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Theaetetus. Tell me then, Theaetetus, first of all, as to our late discussions; do you not share my surprise if thus all of a sudden you shall turn out to be no wise inferior in wisdom to any man or even any god? Or do you suppose that the 'measure' of Protagoras is less applicable to gods than to men?
do not. And as to your For when we were engaged seemed' to each 'was' also
Theae. Upon my word I question, I am much surprised. in showing how that which to him who thought it, the statement appeared to me very good; but now another view has taken its place all of a sudden.
So. You are young, my dear boy: you quickly succumb to popular declamation, and become a convert. For Protagoras, or some one on his part, will say in reply: My fine gentlemen, young and old, ye sit together and declaim, bringing gods into question, whom I, after speaking and writing about them, as to their existence or non-existence, set aside and you say just what the populace would hear with approval, that it is too bad for mankind not to differ in wisdom from every kind of beast: but you offer no convincing proof whatever; you resort to probability, which if Theodorus or any other geometrician sought to use in geometry, he would be good for nothing. Just consider then, you and Theodorus, if on such important subjects you will accept arguments relying on mere persuasion and probability.
Theae. No, Socrates, we should not any more than yourself affirm that to be just.
So. We must view it then in some other way, as you and Theodorus suggest.
Theae. In some other way certainly.
So. In this way then let us consider it: whether know
ledge and perception are the same or different. For to this point, I ween, our whole argument tended; and for this purpose we stirred all these many strange questions. Did
So. Shall we then admit that all the things which we perceive by sight and hearing we at the same time know? For instance, before we have learnt the language of the barbarians', shall we say that we do not hear them when they speak, or that we both hear and understand what they say? And again, if we do not know letters, shall we, when we look at them, say we do not see them, or shall we insist that we know, since we see them?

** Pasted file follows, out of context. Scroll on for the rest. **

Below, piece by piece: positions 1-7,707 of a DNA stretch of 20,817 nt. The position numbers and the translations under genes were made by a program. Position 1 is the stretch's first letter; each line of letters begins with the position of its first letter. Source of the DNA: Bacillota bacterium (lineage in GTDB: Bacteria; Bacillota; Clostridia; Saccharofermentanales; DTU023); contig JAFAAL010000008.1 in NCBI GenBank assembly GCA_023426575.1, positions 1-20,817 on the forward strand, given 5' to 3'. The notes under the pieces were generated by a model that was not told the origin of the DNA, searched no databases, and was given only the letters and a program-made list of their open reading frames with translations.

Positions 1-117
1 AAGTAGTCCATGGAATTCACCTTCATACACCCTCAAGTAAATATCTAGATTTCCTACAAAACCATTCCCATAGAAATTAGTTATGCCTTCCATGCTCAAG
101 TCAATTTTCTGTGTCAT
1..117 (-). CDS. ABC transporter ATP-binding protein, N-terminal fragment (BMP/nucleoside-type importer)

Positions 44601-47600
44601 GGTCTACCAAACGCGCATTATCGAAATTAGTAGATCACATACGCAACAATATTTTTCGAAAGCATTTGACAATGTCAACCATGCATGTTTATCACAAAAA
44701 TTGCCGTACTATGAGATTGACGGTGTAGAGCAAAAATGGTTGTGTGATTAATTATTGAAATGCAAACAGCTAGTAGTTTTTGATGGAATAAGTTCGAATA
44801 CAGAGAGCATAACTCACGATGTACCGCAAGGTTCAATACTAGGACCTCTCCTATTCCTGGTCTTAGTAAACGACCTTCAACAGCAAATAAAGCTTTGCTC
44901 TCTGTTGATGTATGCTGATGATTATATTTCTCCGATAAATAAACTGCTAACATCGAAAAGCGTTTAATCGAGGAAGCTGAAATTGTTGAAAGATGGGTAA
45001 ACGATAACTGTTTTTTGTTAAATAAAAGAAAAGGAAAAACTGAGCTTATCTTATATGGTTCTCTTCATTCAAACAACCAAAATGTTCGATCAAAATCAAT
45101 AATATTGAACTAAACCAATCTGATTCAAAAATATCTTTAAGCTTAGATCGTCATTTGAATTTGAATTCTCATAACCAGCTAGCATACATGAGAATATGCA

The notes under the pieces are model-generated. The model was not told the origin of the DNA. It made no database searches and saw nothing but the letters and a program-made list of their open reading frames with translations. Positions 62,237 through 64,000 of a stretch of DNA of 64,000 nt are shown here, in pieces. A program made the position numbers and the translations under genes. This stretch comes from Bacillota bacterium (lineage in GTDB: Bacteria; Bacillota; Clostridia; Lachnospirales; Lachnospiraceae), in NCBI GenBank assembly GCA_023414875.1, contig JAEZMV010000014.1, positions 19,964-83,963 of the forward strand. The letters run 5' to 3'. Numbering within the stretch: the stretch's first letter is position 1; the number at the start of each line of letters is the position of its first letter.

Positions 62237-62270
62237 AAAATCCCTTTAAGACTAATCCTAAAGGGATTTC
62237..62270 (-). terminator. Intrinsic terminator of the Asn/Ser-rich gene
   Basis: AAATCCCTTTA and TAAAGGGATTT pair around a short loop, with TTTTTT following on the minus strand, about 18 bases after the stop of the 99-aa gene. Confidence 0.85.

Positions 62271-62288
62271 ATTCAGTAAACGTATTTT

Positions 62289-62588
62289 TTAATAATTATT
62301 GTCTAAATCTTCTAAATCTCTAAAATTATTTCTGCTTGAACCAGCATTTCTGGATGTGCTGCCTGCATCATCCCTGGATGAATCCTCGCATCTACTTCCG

Theae. So much of them, Socrates, as we see and hear, we shall say we know; we shall say we both see and know the figure and the colour, and that we both hear and know the sharp and flat sound: but what grammarians and interpreters teach concerning them we shall say we neither perceive by sight and hearing, nor know.
So. Excellent, Theaetetus. And it is not worth while to dispute these positions of yours, that you may grow.
[Socrates now brings an argument against the Protagorean doctrine which 18 he afterwards acknowledges to be captivus and eristic. He says that Theodorus ought to champion the cause of his friend's children, as their guardian. Theodorus naively says that Callias holds that office, not himself.]
But look at this other question also which approaches, and consider how we shall repel it.
2 All who spoke another language than Greek were by the Hellenes called Bápßapol. Hence Prof. Jowett renders this word in English, 'foreigners.'
So. This. If any one shall ask-'Suppose a man has become cognisant of anything, is it possible that, having and preserving memory of this thing, at the time when he remembers he should not know the very thing which he remembers?' But I am verbose, apparently, when I wish to ask if a man remembering anything he has learnt does not know it.